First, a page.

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Quick Response Key in Missing Person Cases

Anderson, S.C. -- A 72-year-old old man found Tuesday after he was reported missing was not far from his home and was examined by emergency medical response workers before returning to his family, authorities said Wednesday.

Around 5:05 p.m. Tuesday, Anderson County sheriff 's deputies responded to a call of a missing person on Green Tree Road. The call to 911 was made when James Thompson Jr., an Alzheimer's disease patient and diabetic, did not return home and no one had seen or heard from him, officials said.

Twelve minutes after the 911 call was received, a unified mobile command center was established, and officials began making plans for a search of the area, said Anita Donley, public information officer for the Anderson County emergency services division.

At the command center, employees of the Anderson County Sheriff's Office, Anderson Technical Rescue, MedShore Ambulance Service and Anderson County public safety department worked together, Donley said.

At 7:06 p.m. Tuesday, sheriff 's Deputy Sean Proner and K-9 handler deputy John Martin informed the command center that Thompson had been found, in part because of the work of a 7-monthold bloodhound named Emma.

"It was a good day," Donley said.

Thompson was found in a wooded area roughly two miles from his residence, Donley said. Thompson was checked by emergency medical services workers and was determined to be fine in terms of his medical condition. Family members came to the place where he was found and took him back home, Donley said.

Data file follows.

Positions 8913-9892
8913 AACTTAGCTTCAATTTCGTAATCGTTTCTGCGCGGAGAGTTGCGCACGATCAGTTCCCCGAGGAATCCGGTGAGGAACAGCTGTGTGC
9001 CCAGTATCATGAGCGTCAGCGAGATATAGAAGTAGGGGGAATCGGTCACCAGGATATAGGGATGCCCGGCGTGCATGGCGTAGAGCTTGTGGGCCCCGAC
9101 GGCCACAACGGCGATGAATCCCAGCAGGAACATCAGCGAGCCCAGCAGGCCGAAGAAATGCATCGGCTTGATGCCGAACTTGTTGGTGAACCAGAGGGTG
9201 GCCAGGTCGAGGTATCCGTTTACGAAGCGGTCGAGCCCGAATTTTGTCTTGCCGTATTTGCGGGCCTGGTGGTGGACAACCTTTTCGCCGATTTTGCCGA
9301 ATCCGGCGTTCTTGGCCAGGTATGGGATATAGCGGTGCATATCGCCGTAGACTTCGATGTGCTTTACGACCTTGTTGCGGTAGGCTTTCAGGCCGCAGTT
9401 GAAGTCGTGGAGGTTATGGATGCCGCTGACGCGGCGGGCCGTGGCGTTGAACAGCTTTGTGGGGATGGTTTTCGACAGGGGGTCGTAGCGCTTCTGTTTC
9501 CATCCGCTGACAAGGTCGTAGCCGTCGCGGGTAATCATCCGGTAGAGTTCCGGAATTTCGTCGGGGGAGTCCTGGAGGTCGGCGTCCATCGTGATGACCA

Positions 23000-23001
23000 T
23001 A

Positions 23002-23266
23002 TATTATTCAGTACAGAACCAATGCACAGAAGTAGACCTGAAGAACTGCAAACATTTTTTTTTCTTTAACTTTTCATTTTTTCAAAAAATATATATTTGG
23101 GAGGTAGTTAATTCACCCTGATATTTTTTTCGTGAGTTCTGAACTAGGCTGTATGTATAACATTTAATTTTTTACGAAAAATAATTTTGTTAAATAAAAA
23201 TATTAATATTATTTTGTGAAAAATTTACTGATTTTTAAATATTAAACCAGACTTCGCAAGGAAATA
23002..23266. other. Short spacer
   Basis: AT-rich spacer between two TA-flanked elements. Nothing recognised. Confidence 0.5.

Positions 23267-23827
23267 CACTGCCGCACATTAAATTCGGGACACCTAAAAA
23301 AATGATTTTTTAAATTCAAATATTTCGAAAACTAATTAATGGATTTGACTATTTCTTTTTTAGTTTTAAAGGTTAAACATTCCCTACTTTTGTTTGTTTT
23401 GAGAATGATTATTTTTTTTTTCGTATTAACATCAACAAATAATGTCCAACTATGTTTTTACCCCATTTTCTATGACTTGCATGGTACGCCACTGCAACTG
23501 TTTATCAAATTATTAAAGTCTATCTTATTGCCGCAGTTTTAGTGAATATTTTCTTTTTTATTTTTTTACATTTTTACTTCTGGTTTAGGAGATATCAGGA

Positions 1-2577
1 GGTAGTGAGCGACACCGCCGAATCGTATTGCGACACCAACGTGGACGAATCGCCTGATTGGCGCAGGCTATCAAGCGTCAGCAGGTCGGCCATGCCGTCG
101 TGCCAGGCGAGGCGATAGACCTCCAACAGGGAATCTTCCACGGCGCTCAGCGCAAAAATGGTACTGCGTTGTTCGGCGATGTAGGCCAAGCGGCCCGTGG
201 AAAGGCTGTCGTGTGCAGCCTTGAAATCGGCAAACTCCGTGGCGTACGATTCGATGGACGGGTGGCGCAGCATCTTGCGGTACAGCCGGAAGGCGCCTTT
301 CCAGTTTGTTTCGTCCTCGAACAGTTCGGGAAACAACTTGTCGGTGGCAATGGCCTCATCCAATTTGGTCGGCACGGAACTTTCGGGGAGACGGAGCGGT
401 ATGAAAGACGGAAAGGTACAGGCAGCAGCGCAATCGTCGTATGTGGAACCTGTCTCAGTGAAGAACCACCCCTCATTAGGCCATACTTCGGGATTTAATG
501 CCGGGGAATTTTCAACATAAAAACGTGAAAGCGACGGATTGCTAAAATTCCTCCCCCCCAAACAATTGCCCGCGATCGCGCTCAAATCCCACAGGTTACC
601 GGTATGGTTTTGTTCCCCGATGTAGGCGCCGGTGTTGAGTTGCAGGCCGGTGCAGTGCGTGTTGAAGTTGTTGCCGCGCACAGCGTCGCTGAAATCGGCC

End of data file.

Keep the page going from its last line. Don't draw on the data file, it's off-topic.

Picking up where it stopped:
The sheriff 's office and the city of Anderson Police Department have implemented new procedures recently for missing person calls.

Once an officer or sheriff 's deputy determines that a person is missing, a request is made to 9-1-1 Central Communications to activate "A Child Is Missing" telephone notification program. Through this system, the 911 supervisor is able to activate a telephone notification program to the surrounding area asking residents to step outside and observe their surroundings to see if they spot the missing person. The system was implemented in the search for Thompson, Donley said.

Law enforcement officials also may request that the Billboard Emergency Alert System be activated. That program consists of local businesses that volunteer their signs and marquees to alert travelers to missing persons and other emergency hazards. Activation of the program was not needed as part of the search for Thompson, Donley said.

Another procedure to enhance quick response in missing person cases is the deployment of the unified mobile command unit to all missing person reports, officials said.

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